Great moments in swearing: Naughty spelling in Shakespeare’s Twelfth Night

Swearing loves spelling. We abbreviate it online: WTF and GTFO. We encode it in military acronyms: SNAFU and FUBAR. We play with letters to avoid taboos: H-E-double-hockey-sticks. We spin apocryphal tales of sweary etymology: Ship High In Transit and For Unlawful Carnal Knowledge. Sweary spelling even graces some of our finest literature – like in Shakespeare, who humiliates a prude by making him spell out the word cunt.

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Making friends with “cunt”

This is a guest post by Michael Adams, Professor of English at Indiana University Bloomington, past president of the Dictionary Society of North America, and author of several books on language. Michael previously wrote here about Donald Trump’s swearing, and will be joining Strong Language as a contributor in the coming months.

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In a recent review of my book, In Praise of Profanity, on Strong Language, Stan Carey notes that I’m guilty of an “occasional lapse, such as the Americocentric suggestion that it’s ‘hard to imagine’ when the word cunt isn’t face-threatening — it quite often isn’t in Australia, Ireland, and parts of the UK, particularly Scotland.” Our language attitudes tether us to a time and place, and I must own my parochialism.

As if parochialism weren’t bad enough, I may have been wrong about the American status of cunt, too. I’ve come across evidence of cunt’s re-appropriation as a term of endearment — not unalloyed BFF endearment but a grudging, competitive willingness to get along well supported by a word all the riskier because it’s used in unfriendly ways against women.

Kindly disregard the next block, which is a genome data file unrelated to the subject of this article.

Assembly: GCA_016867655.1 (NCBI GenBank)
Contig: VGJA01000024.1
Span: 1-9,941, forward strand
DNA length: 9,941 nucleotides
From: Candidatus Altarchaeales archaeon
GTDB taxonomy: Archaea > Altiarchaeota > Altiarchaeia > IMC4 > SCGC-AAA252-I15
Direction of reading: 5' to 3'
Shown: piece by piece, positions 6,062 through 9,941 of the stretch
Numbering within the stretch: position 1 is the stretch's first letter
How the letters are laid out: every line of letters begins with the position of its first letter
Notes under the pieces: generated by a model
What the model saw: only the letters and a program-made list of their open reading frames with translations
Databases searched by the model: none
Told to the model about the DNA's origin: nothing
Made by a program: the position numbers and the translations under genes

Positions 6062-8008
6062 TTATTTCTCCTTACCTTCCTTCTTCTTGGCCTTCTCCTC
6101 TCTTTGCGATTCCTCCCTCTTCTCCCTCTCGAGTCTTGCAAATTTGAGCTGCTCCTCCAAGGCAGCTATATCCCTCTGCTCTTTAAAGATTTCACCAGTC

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The Wide, Wide World of Fucks: Finland

Language, linguists will tell you, doesn’t exist in a hermetically sealed vacuum: it has speakers, and those speakers exist within a particular time, place, and context. That means that the language is also affected by time, place, and context. Nowhere is this more apparent than in a quick-and-dirty overview of common Finnish swear words.

Finland is, for those who don’t know, the Nordic country bordered by Sweden on the west and Russia on the east. It is, as a country, a bit of a cipher: in spite of spending most of its medieval and modern history as either a duchy of Sweden or Russia, it’s neither Scandinavian nor Slavic, but its own little island of Finno-Ugricness.  Finns on the whole are reserved folks, yet their best-known export is Lordi and they proudly support what might be the only Men’s Shouting Chorus in the world. They’re also people of very, very few words, no doubt because they must regularly rassle with the likes of peruspalveluliikelaitoskuntayhtymä (which refers to a regional community health provider). In short, they are a people of contradictions, and their swearing is no different.

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Sweary links #21

Dick Assman, a Canadian gas station owner — yes, Assman the Gasman — has died at 82. He achieved fleeting celebrity in the 1990s when Dave Letterman featured him on the Late Show.

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Our new favorite Twitter account: Swear Trek.

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